The potential changes that could affect UK tourists due to increasing anti-tourist sentiment in the Canary Islands have been unveiled. It comes after mass protests this past weekend regarding "overtourism" in popular destinations such as Lanzarote and Tenerife.

A growing number of local residents throughout the Canary Islands are stating that "enough is enough", arguing that there's a limit to just how many tourists these islands can handle. The situation has escalated to the point where some locals are resorting to anti-tourist graffiti and demonstrations to voice their discontent about the surge of British holidaymakers.

As reported by Birmingham Live, UK travellers have been alerted to the fact that their presence is resulting in an increase in housing prices and a shortage of availability for locals. The seven main islands of the Canaries, which have a combined population of 2.2 million people, welcomed nearly 14 million foreign tourists in 2023, marking a 13 per cent increase from the previous year.

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Visitor limits

In order to curb the burgeoning visitor numbers, it is possible that new regulations and restrictions may be implemented by the local authorities. Rosa Davila, who holds the distinction of being the first female president of Tenerife, has suggested implementing caps on visitor numbers, adding: "In addition, there have to be limits to prevent tourism from overflowing."

Tourism accounts for 35 per cent of the gross domestic product (GDP) in the Canary Islands, but demonstrators say changes to the industry must be made. Groups protested in Tenerife, Lanzarote, Gran Canaria, Fuerteventura and La Palma on Saturday.


Davila proposed a new tourism model that would charge visitors a fee to access natural spaces. She is also advocating measures to "modulate" the number of tourists arriving in Tenerife - and "study the impact of demographic growth.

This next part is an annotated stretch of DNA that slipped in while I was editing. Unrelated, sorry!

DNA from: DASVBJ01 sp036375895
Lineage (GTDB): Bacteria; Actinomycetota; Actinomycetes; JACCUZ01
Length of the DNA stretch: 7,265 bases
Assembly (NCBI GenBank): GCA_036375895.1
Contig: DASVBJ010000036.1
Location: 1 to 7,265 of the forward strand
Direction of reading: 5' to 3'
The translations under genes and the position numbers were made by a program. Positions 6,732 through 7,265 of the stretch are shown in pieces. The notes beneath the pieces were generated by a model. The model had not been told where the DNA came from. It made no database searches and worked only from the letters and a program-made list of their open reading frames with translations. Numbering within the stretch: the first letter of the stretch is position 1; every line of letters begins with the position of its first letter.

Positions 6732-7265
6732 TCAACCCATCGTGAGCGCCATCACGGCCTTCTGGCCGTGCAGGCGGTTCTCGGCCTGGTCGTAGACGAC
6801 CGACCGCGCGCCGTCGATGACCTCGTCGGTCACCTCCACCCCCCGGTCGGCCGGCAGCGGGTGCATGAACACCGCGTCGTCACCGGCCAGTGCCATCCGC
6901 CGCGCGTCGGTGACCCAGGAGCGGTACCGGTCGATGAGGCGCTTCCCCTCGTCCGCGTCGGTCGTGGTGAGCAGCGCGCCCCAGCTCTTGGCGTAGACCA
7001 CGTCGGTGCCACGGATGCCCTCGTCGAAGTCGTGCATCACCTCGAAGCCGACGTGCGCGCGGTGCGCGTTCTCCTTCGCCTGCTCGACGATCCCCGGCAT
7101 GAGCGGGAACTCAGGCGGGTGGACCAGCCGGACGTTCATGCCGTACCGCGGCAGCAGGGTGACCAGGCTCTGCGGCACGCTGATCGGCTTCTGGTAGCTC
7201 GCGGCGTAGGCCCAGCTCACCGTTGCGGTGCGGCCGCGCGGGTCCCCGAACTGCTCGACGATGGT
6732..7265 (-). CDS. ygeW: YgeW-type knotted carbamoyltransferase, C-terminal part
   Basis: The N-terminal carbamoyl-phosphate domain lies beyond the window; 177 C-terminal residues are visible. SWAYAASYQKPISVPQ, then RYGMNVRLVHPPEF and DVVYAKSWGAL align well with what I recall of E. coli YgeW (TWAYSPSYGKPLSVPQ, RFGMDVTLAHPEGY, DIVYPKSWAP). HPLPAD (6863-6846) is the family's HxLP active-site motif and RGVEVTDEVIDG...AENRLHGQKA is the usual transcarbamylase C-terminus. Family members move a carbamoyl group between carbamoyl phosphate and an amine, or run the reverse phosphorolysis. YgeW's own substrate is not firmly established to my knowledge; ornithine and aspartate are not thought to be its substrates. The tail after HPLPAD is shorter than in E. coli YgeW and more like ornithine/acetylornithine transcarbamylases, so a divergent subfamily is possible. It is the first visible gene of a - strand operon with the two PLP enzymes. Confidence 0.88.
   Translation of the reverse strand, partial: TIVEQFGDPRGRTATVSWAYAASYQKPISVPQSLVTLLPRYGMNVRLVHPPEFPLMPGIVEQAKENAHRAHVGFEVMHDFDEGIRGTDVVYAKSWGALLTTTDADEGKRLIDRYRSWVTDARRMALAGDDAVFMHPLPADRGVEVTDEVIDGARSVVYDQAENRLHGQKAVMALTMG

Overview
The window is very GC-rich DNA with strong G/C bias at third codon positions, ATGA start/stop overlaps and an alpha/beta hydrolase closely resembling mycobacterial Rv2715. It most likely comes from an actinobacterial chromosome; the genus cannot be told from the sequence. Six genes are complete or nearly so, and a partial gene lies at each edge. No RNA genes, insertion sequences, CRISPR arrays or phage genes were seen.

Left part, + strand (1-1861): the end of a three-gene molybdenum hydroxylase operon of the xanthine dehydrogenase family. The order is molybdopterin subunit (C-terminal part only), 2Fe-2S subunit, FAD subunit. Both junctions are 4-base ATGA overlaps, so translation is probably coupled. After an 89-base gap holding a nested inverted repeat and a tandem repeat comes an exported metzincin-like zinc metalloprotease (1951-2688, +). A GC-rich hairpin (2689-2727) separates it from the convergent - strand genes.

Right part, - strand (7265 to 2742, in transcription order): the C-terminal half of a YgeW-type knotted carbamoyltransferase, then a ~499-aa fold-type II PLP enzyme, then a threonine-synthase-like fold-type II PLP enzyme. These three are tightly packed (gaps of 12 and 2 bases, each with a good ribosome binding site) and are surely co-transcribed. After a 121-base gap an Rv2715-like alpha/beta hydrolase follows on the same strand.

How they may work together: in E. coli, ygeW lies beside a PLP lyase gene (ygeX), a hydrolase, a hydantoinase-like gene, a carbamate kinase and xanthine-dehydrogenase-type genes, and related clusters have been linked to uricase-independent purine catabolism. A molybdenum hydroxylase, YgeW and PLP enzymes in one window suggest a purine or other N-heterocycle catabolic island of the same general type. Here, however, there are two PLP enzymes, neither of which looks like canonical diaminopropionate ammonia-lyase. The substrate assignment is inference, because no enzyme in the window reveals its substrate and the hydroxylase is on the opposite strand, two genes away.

Thousands of people demonstrate to demand a tourism model respectful for the islands environment and their residents, on the Canary Island of Tenerife, on April 20, 2024. Tens of thousands of demonstrators hit the streets across Spain's Canary Islands on Saturday to demand changes to the model of mass tourism they say is overwhelming the Atlantic archipelago. (Photo by DESIREE MARTIN / AFP) (Photo by DESIREE MARTIN/AFP via Getty Images)

She said after the mass protests: "We must analyze the exceptionalities that can be applied in a territory as fragile and limited as ours. What is clear is that Tenerife cannot be a theme park. Those who visit us have to value and respect our natural and cultural wealth, our resources, and they have to be clear about the rules for their preservation."

Daily tax

President of the Canary Islands, Fernando Clavijo, previously warned that a daily cost for visitors could be on the table. While not included in current plans, Clavijo said the government is willing to look at suggestions of a three euro per night charge.

He said last Friday: "It is true that the ecotax is not included in the government program, but it is also true that we are willing to discuss it; the government will always engage in dialogue. ".